Achieved Advanced  Leader Bronze
Served a complete term as district officer (e.g. area governor)
Completed the High Performance Leadership program
Served successfully as a club sponsor, mentor or coach

Distinguished Toastmaster (DTM)

Distinguished Toastmaster is the highest recognition a member may receive.

Requirements:
Achieved Advanced Communicator Gold
Achieved Advanced Leader Silver


Educational Programs

What is the High Performance Leadership Program?

High Performance Leadership is program that offers instruction and practice in such vital leadership skills and activities as developing a mission and vision, goal setting and planning, identifying values and building a team.  The program requires you to assume a leadership role in y our company, community or Toastmasters club or District.  A Guidance Committee you have selected by you offers advice and evaluates your efforts.

What are the Better Speaker Series and the Successful Club Series?

Both are sets of programs developed by Toastmasters International to further develop speaking and training skills of members.

The modules come complete with instruction manuals for the participants and for the coordinator as well as transparencies to use during the session.

The Better Speaker Series programs offer practical tips on speaking.  Modules include: Beginning Your Speech, Concluding Your Speech, Creating an Introduction, Using Body Language and more....

The Successful Club Series programs discuss what members can do to make their club successful.  Topics include: The Moment of Truth, Evaluate to Motivate, Meeting Roles and Responsibilities, Going Beyond Our Club...

Other Skill Building Programs from TI

As if all the above were not enough to occupy one for a lifetime, Toastmasters International offers several other speaking projects to help you develop your leadership and communication skills including:

  • Speechraft - speech training program for prospective members,
  • Youth Leadership - speech training program for youth
  • How to Listen Effectively
  • The Art of Effective Evaluation
  • Build Your Thinking Power,
  • From Speaker to Trainer
  • How to Conduct Productive Meetings
  • Parliamentary Procedure in Action
  • Leadership Excellence Series
  • Building Your Leadership Power
  • Improving Your Management Skills

For more information about any or all of these programs or to purchase copies visit the Toastmasters International web site.


Speech Contests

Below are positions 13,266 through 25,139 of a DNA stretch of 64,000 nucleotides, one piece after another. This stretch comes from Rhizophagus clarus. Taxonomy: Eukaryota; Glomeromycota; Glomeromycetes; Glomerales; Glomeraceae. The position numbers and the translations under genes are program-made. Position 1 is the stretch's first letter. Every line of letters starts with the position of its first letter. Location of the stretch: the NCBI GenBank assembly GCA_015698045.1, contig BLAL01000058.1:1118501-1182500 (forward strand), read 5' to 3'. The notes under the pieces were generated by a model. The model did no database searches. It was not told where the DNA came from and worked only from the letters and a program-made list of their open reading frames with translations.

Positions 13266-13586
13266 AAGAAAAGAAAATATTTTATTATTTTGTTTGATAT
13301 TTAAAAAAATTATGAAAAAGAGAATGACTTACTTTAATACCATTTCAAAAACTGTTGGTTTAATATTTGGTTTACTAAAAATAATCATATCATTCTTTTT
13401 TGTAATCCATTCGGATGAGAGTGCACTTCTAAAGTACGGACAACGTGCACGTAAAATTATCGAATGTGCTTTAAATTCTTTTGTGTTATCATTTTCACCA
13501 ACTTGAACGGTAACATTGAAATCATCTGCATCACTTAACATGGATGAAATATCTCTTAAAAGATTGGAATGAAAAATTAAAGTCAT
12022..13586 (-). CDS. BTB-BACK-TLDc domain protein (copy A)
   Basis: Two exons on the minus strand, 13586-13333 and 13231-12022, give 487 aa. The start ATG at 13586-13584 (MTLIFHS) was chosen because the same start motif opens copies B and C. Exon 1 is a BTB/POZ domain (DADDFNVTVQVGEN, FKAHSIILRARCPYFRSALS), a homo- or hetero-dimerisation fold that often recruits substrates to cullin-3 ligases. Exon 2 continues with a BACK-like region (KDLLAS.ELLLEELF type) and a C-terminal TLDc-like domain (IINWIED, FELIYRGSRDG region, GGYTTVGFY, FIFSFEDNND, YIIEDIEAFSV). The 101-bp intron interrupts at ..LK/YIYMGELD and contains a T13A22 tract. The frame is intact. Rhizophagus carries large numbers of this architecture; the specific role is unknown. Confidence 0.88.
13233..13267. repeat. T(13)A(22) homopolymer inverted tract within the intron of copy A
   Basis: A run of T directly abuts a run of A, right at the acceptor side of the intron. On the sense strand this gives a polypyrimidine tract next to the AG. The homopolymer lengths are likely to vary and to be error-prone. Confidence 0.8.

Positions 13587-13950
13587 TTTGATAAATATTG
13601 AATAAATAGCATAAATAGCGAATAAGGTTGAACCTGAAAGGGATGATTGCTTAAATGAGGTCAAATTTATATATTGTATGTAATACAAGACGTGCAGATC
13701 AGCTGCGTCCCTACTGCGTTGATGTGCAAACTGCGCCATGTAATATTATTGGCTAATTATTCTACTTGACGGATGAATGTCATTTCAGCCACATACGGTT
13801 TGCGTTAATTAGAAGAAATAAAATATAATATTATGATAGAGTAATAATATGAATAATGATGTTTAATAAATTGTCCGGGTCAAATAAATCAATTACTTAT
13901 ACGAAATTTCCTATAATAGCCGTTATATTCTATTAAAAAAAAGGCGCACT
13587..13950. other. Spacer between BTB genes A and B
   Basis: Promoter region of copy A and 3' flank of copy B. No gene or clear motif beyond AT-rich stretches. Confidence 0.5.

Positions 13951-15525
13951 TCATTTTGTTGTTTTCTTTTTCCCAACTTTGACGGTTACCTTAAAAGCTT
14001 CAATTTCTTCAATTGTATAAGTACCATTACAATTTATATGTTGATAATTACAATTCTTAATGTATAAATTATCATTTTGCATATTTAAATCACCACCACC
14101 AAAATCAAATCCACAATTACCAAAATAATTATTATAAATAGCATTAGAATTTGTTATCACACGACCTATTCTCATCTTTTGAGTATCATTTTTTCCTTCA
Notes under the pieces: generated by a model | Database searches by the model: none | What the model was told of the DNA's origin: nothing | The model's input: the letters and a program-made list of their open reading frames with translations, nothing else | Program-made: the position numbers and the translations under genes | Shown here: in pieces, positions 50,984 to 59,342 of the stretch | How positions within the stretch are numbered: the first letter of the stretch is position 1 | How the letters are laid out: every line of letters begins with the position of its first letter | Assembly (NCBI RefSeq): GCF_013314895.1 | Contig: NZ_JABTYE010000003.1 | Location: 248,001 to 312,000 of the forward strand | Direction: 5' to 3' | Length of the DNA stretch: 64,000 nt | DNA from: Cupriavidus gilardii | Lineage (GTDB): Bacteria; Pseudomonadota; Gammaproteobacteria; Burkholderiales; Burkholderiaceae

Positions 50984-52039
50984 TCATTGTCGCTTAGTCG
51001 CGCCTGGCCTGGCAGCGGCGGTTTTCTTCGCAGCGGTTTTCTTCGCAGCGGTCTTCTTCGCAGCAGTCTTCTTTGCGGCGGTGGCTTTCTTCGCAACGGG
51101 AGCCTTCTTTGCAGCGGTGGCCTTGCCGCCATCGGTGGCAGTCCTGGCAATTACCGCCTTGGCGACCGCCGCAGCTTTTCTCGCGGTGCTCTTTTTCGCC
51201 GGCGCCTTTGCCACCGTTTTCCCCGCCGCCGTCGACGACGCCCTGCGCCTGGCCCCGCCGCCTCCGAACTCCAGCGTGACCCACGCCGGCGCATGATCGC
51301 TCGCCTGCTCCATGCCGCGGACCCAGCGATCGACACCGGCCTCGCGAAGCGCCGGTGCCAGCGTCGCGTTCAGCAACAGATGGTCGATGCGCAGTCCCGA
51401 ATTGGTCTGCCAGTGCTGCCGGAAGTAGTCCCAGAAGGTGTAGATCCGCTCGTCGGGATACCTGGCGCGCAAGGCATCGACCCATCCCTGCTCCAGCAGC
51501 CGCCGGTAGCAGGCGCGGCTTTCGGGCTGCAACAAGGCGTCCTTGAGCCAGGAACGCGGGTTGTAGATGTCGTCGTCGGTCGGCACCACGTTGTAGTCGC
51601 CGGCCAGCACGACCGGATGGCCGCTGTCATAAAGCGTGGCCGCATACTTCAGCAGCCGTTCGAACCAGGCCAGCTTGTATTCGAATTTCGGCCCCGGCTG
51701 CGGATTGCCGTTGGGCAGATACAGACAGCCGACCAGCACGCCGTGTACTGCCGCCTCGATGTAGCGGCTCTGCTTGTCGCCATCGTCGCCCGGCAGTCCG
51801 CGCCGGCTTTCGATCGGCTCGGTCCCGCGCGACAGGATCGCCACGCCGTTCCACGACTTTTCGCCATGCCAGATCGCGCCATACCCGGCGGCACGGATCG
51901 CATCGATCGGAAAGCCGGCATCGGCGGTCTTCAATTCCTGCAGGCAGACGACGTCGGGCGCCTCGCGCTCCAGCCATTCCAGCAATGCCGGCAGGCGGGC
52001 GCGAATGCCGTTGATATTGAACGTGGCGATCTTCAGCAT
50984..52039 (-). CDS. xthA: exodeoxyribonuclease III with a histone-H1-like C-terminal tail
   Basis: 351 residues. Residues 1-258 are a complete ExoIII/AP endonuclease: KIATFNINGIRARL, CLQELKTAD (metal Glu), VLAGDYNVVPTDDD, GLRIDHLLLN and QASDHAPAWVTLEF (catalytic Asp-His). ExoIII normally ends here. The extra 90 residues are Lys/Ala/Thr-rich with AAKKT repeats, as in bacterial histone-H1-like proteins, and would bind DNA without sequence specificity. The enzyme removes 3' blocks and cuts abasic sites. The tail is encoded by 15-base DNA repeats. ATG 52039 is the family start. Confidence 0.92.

In order to provide for members who enjoy competitive speaking and in order to "showcase the best speakers", Toastmasters clubs hold speech contests.  Each contest starts at the club level and works its way up the Toastmasters organization.  One contest (International Speech Contest) culminates at the Toastmasters International World Convention each August.

Speech Contest Rules

Toastmasters Speech Contests are:

  • International speech Contest - 5 to 7 minutes in length on any topic. 

To provide an opportunity an opportunity for speakers to improve their speaking abilities and to recognize the best as an encouragement to all.

  • Table Topics - 1 to 2 minutes in length.  Impromptu speaking.

All contestants are assigned the same impromptu topic to address.
Contest progresses as far as the District level.

  • Evaluation - 2 to 3 minutes in length.  A target speaker gives a speech which all the evaluation contests are to evaluate.  The contestants are taken from the room and given five minutes to prepare their speeches.
    It proceeds as far as the District level.
  • Humorous - 5 to 7 minutes on a topic selected by the speaker.

The Humourous and Table Topics contests are held in the Fall, the International and Evaluation contests in the Spring.

Are you competitive?  Then the Toastmasters Speech Contests are for you!

 

Does the Toastmasters program offering training for children?

To join Toastmasters you must be 18 years of age.  There is one program, called Youth Leadership, which some Toastmasters members offer to children.  The course is an 8-12 week program which covers the basic skills members practice in a club.  Watch for announcements of these program in your local paper or contact a local club to find out if anyone will be offering  the course.  

 

 

 

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Last modified: November 12, 2007